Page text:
While we would like to provide a straightforward list of states where surrogacy is legal, individual states each have their own unique laws on the subject. There are also gray areas and places where surrogacy can be practiced but contracts are unenforceable. The good news is, the majority of the states in the USA have very positive outlooks for intended parents who want to pursue surrogacy. Let’s discuss which states have made surrogacy legal.
First, Some Technical Terms
Throughout this blog post and while you research your own state’s laws, you may encounter some terms you’re unfamiliar with. Here is a short list of terms you’ll likely come across as you investigate where surrogacy is legal:
- Gestational surrogacy — A gestational surrogate is not genetically related to the baby she carries; she is not the biological mother. The baby carried by a gestational surrogate has been conceived using a donor egg.
- Pre-birth and post-birth parentage orders — Parentage is the recognition of a parent’s legal relationship to a child. Pre-birth parentage orders for intended parents are common in the surrogacy process.
- Intended parent — The person(s) who will take care of and be the legal guardian of the newborn child(ren).
States Where Surrogacy Is Legal and Relatively Straightforward
The following states make provisions for legal surrogacy. Their laws permit surrogacy, and there should be few legal hiccups throughout the surrogacy process. Pre-birth orders are granted throughout the state for all intended parents. Both of the intended parents will be named on the birth certificate and will be able to take their newborn straight home from the hospital once released.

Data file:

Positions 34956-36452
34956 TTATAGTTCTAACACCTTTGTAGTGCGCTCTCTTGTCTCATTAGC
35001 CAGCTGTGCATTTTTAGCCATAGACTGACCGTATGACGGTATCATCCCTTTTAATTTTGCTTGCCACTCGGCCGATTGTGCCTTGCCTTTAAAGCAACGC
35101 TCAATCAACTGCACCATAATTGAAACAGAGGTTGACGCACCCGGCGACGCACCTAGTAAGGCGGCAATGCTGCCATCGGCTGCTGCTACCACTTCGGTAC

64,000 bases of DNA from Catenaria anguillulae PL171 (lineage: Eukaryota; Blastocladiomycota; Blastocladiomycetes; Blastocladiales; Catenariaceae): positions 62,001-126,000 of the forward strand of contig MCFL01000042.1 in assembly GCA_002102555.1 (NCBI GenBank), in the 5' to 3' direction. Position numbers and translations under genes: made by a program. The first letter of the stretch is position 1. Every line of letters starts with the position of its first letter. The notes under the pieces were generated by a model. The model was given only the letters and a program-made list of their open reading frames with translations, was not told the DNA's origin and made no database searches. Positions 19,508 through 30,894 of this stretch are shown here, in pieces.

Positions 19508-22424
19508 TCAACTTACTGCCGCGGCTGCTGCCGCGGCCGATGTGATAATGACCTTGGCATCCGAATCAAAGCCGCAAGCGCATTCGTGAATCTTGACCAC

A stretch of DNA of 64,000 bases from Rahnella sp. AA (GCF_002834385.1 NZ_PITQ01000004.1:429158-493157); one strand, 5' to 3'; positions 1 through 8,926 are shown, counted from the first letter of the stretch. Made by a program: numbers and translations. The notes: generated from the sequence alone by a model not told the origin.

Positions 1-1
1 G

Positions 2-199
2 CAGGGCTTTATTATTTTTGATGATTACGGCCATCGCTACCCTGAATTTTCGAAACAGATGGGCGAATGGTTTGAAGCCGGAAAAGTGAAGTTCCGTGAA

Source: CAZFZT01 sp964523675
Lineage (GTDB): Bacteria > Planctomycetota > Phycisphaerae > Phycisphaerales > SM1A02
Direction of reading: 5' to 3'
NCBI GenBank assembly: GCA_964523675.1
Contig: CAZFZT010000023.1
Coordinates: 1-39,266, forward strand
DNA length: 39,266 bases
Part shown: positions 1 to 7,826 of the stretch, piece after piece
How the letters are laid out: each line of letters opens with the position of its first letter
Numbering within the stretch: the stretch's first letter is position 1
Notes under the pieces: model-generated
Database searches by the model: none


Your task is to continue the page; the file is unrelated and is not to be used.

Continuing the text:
- New Hampshire
- New Jersey
- Rhode Island
- Washington, DC
States Where Surrogacy Is Legal, But…
This next group of states does permit surrogacy; however, some parts of the process may vary depending on certain legal stipulations. For example, in Arkansas, if a couple is unmarried, only the intended parent who is genetically related to the child will be granted a pre-birth parentage order. In New Mexico, a single intended parent may have trouble obtaining a pre-birth order depending on the judge considering their case. In some of these states, you may need to obtain additional post-birth parentage orders.
- North Carolina
- North Dakota
- New Mexico
- South Carolina
- South Dakota
- West Virginia
States Where Surrogacy is Tricky
In some states, surrogacy is practiced, but there may be legal hurdles, or surrogacy contracts may be void and unenforceable. For instance, pre-birth parentage orders may not be available, and intended parents may have to apply for adoption after the baby is delivered. Same-sex couples may also have a more difficult time gaining parental rights than heterosexual couples.
- New York
States Where Surrogacy Is Extremely Restricted
In these states, contracts may be prohibited when surrogate compensation is provided or birth certificates naming the intended parents cannot be obtained. There can be severe penalties on those who participate in the surrogacy process. In Louisiana, for instance, if the legal restrictions on surrogacy are breached, all parties may be subject to fines of up to $50,000 and/or imprisonment of up to ten years.
Be sure to check your state laws for surrogacy specifics. If you are seriously considering surrogacy, you should get in touch with an attorney experienced in fertility law to guide you through the process in your state. If you are lucky enough to live in one of the many states that doesn’t make surrogacy difficult, contact Family Creations to learn how to register and start building your dream family!